Today I’m cooking up one of my favorite Thai dishes, Easy Vegetable Shrimp Thai Green Curry. What I like best about Thai food is the combination of the fragrant and savory flavors with a bit of sweet and spicy. Maybe you are familiar with some of the most famous dishes are Pad Thai, a fried noodle dish, and Tom Yum, a hot and sour soup. In addition to these, Thai cuisine is also well known for a quite a few different curry dishes that are all distinct in their flavor and ingredients. But my all-time favorite is the green curry and that is what we are cooking up today.
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Serve up Thai Green Curry with seafood or veggies
Vegetables appear front and center in today’s recipe for shrimp thai green curry. Thanks in large part to the tons of vegetables included in the recipe, but I also added in a bit of seafood. As part of the Mediterranean pattern of diet, seafood is front and center and recommended to be included in the diet 2-3 times a week. When selecting fish or seafood, I recommend selecting a fatty fish, a source of the essential fatty acid, Omega-3.
This dish works well using mackerel or salmon in place of the shrimp. I recommend cooking the fish separately, either baked or seared in a pan, and then served on top of the rice and vegetable green curry. Or if you want to keep it all plant-based you can eliminate the seafood and either add more veggies or add in some baked tofu.
My history with Thai food
My first memory of experiencing Thai food was in of all places, Lubbock, Texas. There were a couple restaurants owned by the same family offering up Thai cuisine. What I remember enjoying most about the food were the interesting combination of flavors and freshness of the food. The flavors were different than other varieties of Asian food I had eaten and I was immediately smitten with the cuisine.
What I like about Shrimp Thai Green Curry is the combination of the sweet and spicy. Since the base of most of these dishes is coconut milk, there is definitely a sweetness to the broth which works to well with the spiciness of chili peppers.
Since that time, I have always wanted to attempt making my own homemade curry, but haven’t until now. But now after living in Peru for more than six months, I am finding that I crave Thai food and while it’s here, it’s often hard to find or much more expensive than I’d care to spend on my food.
The ingredients for Shrimp Thai Green Curry
The emphasis in Thai cooking is on using fresh herbs and spices and so I really encourage you to use fresh as much as possible. Some of the flavors most commonly found in Thai cooking are basil, garlic, galangal (a root related to ginger but with a different flavor), cilantro, lemon grass, shallots, pepper, kaffir lime leaves, shrimp paste, fish sauce and chilies.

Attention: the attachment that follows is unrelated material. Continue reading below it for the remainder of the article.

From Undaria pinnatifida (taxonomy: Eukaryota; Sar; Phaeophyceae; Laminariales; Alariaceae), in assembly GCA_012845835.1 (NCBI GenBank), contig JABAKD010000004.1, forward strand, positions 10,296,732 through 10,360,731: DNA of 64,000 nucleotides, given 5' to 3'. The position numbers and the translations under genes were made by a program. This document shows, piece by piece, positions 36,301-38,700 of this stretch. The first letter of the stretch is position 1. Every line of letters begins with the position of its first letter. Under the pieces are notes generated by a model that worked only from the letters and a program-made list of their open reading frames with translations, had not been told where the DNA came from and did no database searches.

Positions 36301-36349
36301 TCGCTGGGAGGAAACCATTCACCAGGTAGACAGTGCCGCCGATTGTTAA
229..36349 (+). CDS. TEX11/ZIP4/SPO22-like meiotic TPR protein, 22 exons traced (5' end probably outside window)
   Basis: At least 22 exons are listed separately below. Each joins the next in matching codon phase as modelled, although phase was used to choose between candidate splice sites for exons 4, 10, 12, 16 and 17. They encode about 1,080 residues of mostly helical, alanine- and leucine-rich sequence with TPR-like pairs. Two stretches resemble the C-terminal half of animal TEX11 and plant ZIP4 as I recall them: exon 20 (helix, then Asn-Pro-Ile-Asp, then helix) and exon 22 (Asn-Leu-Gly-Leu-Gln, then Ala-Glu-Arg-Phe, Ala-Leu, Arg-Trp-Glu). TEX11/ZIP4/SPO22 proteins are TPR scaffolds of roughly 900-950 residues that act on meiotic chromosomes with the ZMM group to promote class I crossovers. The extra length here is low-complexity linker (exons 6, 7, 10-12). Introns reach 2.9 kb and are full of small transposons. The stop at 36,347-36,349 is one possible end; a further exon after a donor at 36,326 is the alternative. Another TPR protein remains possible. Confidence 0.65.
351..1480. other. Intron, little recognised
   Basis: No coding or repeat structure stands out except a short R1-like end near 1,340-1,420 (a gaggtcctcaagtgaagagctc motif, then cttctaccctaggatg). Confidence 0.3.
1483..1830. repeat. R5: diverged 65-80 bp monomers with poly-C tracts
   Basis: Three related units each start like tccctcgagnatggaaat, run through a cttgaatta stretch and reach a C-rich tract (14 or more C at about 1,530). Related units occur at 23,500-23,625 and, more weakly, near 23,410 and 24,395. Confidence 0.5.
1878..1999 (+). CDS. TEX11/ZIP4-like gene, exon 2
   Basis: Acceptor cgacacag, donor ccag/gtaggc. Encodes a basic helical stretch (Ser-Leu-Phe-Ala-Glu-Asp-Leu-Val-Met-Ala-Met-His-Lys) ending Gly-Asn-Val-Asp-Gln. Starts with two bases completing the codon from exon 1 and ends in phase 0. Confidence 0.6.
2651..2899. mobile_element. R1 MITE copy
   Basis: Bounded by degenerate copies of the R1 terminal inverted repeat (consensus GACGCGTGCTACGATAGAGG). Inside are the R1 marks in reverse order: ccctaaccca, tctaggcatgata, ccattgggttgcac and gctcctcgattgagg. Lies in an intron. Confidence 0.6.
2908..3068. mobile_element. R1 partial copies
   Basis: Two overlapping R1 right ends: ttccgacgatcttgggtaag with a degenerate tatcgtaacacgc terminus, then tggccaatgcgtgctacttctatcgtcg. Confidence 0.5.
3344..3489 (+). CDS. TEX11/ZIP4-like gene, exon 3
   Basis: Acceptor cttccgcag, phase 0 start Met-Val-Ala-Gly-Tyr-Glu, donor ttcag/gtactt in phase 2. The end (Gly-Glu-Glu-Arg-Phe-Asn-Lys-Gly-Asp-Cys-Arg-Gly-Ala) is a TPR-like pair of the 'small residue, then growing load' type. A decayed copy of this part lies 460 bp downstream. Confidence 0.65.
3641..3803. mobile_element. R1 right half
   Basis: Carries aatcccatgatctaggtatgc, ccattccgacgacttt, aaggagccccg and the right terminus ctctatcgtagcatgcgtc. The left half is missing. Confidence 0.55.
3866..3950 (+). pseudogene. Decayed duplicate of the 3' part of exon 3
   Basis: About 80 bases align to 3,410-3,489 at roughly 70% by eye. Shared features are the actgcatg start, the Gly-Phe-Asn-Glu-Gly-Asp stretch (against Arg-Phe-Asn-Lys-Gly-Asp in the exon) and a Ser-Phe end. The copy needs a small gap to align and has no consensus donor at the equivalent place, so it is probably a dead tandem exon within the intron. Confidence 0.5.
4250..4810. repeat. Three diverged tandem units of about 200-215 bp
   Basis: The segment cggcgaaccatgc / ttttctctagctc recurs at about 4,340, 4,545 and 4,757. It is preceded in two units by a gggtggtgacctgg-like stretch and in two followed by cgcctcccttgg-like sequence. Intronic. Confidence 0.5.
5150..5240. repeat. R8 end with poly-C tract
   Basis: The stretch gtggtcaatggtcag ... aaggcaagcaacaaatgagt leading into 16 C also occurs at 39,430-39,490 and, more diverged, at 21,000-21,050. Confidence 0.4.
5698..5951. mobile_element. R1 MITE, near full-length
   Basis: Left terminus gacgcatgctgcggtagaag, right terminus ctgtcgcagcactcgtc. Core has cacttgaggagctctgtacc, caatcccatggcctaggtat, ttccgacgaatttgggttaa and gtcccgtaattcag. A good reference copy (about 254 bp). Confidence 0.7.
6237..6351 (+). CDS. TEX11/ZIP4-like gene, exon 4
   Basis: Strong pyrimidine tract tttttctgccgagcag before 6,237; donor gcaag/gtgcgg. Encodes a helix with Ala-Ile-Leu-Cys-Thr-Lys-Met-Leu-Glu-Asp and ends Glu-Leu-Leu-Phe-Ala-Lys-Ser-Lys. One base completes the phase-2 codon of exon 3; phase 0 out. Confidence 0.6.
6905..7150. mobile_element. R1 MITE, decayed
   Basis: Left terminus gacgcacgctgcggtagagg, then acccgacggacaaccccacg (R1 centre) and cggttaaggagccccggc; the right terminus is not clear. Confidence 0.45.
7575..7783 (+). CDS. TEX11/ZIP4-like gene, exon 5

Rice forms the base of just about ALL Thai meals similar to other Asian cuisines. It is so important in the culture that the greeting in Thailand used to say “What’s up?” is “gin khao reu yung?” and translates to “Have you eaten rice yet?”
The rice I have typically eaten is white and often sticky, but I have taken some leeway in this recipe and serve the curry with a bit of brown rice and quinoa
Coconuts are another common ingredient found in Thai cooking. In curries, it usually appears in the form of coconut milk. The addition of the coconut milk adds a creamy, sweet flavor to the dish which pairs really nicely with the spiciness of the dish. For the BEST flavor, use the full-fat version of coconut milk rather than a low-fat variety.
What I did in the recipe is substitute part of the full fat coconut milk with water to reduce the calories. The dish loses a bit of its creaminess and richness but to me the flavors are still really present and it’s an adjustment I am willing to take in order to save some calories.
Also, be sure that you are buying coconut milk in the can not the drink version. They are totally different products.
Finding Thai Chilies and Thai Basil
The chilies most commonly used in Thai food are Bird Chilies, which are the hottest. But they also use a red chili called prhik chi fa which are about the size of your finger, less hot and either yellow, red or green. I am not sure whether or not you will find these chilies specifically. But I recommend substituting cayenne peppers, and if you are unable to locate those, then serrano or jalapeno peppers will work fine.